year 2011 archives
Bright sunny days. Temperatures in the mid 70s perfect for long walks. Cucumbers, peppers and squash awaiting harvest in the garden. This is my favorite time of year, yellow and orange with a hint of winter in the air. Summer was filled with boys learning to shoot pellet guns, riding ATVs, swimming pools and fireworks. My oldest grandson, Dmitri, had his first lesson driving a car. It’s been a blessing watching everything grow, including Lucy, the grasshopper-batting cat. The unfinished manuscript sits, three chapters short of The End while I juice elderberries, can tomatoes and prepare flyers for our upcoming event, A Ghostly Affair. So quickly the summer passes. I am blessed. I am loved, and as friend John says, life is good.
Is your local library haunted? Does a ghost lurk in the shadows of your elementary school? If so, we want to hear from you. The Other Bunch Press is seeking ghost stories for its new anthology, Hauntings From the Snake River Plain.
All submissions must deal with hauntings or ghost stories that take or took place in Idaho. The book will be released in the fall of 2012.
For more information go to http://otherbunch.wordpress.com/hauntings-from-the-snake-river-plain/
We hope to hear from you!
I try to visit my son in Oregon once or twice a year. This year my visit coincided with a reading by the wonderful Lidia Yuknavitch. If you haven’t already read her book, The Chronology of Water, you can pick up a copy here.
Thanks, Lidia, for a wonderful reading.
I’m pleased to announce that you can now find Voices from the Snake River Plain, at the Herrett Center Store on the College of Southern Idaho campus. Stop by and check it out!
If you know anything about me, you know that Alice Hoffman is one on my favorite authors. Now, before you turn your nose and dismiss me like a clerk in a bookstore did recently, let me tell you why.
I stumbled across Hoffman’s books years ago at a writer’s conference. Hoffman wasn’t there, and she wasn’t well known among the audience of genre writers. But an author whose work I admired commented on Hoffman’s books, and when I got home, I looked up Hoffman. I went to the library and read about her in the journals of literary criticism. I read all her published novels. Then I read them again. I took out pen and paper and rewrote some of her paragraphs to get a sense of her rhythm, voice, and style.
When I tried to tell my son the English professor why I liked Hoffman’s work, I could only falter and say, “When I read her books I feel like she is sitting across the kitchen table from me, and that we are drinking coffee and telling each other our truest secrets.” Not that her work was brilliant or sent me to the dictionary, or even avant-garde. Not that her writing was political, or historical or made me want to move to New York City or Massachusetts. But that her writing made me deal with my emotions, and do it honestly.
Wow. I wish someone would say that about my work.
This observation comes today because I just finished Hoffman’s latest novel, The Red Garden. Now, I have read every book Hoffman has published including the books for young adults, and at first this book didn’t speak to me. It is not a novel, but a collection of short stories that act as a novel. And if you read them fast, you miss the message each story contains. There isn’t much of a plot. Some of the characters lack motivation. But if you read them slowly and listen to the voice of the author and try to keep in mind the connection of the characters, you get to the underlying gist of the stories, an eerie sort of longing and contemplation about life and death. A Tree of Life that bears Look-No-Further fruit. I can usually finish a Hoffman book in one sitting. With this book, I had to slow down and let the simple, common, haunting words hit their mark. After reading “The Principles of Devotion,” I had to set the book aside for the rest of the day. It is one of the shorter stories in the book, but did it ever punch me in the gut. A dying sister, a loyal dog, small and unfulfilled wishes. Wow. I was so paralyzed by her words I had to stop reading.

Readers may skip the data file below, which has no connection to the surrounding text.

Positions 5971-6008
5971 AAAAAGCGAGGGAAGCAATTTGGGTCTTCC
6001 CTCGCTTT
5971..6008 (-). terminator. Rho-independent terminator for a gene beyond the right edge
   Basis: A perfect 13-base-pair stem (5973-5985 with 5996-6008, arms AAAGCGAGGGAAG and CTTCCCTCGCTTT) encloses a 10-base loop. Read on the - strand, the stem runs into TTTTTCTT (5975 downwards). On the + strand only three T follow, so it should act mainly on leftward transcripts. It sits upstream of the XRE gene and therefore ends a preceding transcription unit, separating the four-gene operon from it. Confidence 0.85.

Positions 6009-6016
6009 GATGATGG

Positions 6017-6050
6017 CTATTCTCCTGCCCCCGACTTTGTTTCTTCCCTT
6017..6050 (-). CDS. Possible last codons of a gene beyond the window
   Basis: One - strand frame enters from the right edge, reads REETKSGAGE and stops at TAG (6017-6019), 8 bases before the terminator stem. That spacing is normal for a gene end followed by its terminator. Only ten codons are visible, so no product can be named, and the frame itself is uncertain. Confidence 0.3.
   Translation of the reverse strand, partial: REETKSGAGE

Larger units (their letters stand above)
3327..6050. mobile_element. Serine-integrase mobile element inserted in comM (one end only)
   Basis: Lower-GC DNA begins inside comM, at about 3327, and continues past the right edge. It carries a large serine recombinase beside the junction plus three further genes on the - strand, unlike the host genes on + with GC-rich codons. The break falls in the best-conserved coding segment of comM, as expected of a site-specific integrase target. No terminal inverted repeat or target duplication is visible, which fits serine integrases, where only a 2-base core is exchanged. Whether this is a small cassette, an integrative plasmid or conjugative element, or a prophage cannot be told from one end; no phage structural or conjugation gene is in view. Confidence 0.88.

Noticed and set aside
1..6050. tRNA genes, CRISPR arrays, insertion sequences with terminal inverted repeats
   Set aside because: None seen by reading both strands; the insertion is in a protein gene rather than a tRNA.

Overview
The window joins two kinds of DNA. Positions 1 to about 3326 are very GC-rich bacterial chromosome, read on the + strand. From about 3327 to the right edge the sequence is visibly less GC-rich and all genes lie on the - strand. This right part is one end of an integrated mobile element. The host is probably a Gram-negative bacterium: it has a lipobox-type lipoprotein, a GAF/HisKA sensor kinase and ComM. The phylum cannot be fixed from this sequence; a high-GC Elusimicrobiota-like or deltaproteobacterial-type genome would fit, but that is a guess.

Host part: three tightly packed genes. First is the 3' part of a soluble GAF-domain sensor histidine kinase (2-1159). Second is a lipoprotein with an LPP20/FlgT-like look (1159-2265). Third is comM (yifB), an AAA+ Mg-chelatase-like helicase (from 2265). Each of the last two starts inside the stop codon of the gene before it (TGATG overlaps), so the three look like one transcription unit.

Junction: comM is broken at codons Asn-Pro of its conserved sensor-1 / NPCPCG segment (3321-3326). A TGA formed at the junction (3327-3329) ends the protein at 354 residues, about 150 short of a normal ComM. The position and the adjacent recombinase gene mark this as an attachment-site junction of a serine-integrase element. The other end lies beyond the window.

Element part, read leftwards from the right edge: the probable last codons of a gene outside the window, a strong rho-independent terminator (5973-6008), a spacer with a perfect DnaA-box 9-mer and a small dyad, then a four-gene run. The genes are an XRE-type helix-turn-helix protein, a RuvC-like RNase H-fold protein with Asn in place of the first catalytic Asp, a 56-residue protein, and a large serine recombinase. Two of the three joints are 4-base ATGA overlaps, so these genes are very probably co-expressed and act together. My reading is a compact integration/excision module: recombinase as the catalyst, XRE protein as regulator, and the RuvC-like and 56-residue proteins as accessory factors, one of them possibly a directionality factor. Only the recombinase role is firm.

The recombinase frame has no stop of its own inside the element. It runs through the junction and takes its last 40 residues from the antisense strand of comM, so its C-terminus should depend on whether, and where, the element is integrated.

This is not meant as a review of the book. I do not believe in critics’ reviews because each reader brings something different to a book or to a movie. Who’s to say which interpretation or experience is the better? What I’m trying to convey is how this author evoked my emotions. Did the book make me laugh? Yes, a couple of times. Did the book make me cry? Yes, once. Did the book make me feel? Absolutely, all the way to the end.
The same thing happens when I listen to the music of country and pop artist Taylor Swift. If I were fifteen and falling in love for the first time, I might be drawn to Taylor because she has spunk, energy, and charisma. But I’m nearer sixty and I’ll tell you what draws me to Taylor — her talent and ability to tell stories honestly.
I was first drawn to Taylor because I was writing about my 16-year-old protagonist Abbie Buchanan and wanted to capture the raw emotion of a teenager. When I would write about Abbie, I would put on Swift’s music from Fearless and let Abbie’s emotions bubble. In my Hoffman tradition, once I discovered Taylor, I devoured everything she released. For Christmas, I asked for and received her first album, Taylor Swift. I was expecting a so-so album since it contained songs Taylor wrote in her early teens. But these songs are as powerful as those in Speak Now and Fearless. I love Taylor’s songs and find myself waking up with them in my head. Like Hoffman, the stories Taylor tells stir my emotions. They make me remember I’m human, the elements of life–the breathing, the loving, the hating, the messing up, the forgiving and accepting.
And then there is me, inspired by these talented artists who dare to tell it like it is without any apologies, who inspire me to face each new day with enthusiasm and deepened insight.
To that I say, Wow. Absolutely, Wow. And a very gracious Thank You.